Simulating trajectories of interstellar atoms measured by the NASA/IBEX satellite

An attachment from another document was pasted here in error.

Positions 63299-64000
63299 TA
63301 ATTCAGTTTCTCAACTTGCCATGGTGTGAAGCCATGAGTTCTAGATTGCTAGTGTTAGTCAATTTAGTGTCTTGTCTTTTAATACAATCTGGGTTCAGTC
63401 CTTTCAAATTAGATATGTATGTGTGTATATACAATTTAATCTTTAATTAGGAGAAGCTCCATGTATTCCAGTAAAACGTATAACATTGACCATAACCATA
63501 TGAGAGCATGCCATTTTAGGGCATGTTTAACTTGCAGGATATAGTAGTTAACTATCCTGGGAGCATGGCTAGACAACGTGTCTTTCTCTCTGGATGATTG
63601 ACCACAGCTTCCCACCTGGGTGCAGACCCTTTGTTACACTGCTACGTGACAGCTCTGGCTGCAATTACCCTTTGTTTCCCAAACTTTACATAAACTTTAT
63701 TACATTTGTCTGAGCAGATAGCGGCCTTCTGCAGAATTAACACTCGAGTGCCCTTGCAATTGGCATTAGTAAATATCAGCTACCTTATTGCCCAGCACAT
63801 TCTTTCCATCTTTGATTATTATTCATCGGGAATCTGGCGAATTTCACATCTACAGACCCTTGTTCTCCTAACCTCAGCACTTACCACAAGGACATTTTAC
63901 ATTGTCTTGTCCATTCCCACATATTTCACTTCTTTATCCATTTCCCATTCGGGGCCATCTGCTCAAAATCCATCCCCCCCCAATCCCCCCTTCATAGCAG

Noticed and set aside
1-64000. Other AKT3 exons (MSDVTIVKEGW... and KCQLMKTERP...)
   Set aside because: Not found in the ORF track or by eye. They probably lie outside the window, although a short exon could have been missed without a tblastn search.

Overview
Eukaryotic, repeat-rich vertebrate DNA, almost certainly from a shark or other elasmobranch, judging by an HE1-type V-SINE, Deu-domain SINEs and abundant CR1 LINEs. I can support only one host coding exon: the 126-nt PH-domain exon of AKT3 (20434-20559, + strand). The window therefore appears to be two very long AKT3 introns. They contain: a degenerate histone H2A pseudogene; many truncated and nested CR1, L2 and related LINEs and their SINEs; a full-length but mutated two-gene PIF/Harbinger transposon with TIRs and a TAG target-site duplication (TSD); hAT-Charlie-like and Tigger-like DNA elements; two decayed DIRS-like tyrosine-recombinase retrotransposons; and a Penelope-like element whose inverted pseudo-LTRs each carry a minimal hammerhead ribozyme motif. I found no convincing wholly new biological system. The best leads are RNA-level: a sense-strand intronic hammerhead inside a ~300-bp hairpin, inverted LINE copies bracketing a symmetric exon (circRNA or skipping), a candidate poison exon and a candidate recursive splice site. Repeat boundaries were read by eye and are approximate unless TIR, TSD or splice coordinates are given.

The heliosphere is a large structure in outer space, encompassing most of the solar system; it is defined by an interior that is filled with solar wind (a small fraction of the solar atmosphere constantly blown into outer space), and bounded externally by interstellar gas. Both these gases are ionized (they are plasmas). Interstellar neutral atoms also are part of the interstellar medium, and they are not directly affected by either of the charged plasmas, and traverse the entire heliosphere on more predictable paths (essentially unbound Kepler orbits).  The project deals with neutral atoms from the local interstellar medium going through the heliosphere, being influenced by solar gravity, and being measured by NASA’s IBEX satellite at Earth. The project focuses on calculating many such trajectories in order to connect the measurements by IBEX with the far-distant interstellar state of motion of the neutral atoms. During their journey through the heliosphere, the neutrals suffer losses while interacting with the ionized gases, which adds more complexity to the trajectory calculations. The project is dominated by computer work. The prerequisite is having an affinity for using computers extensively in this way.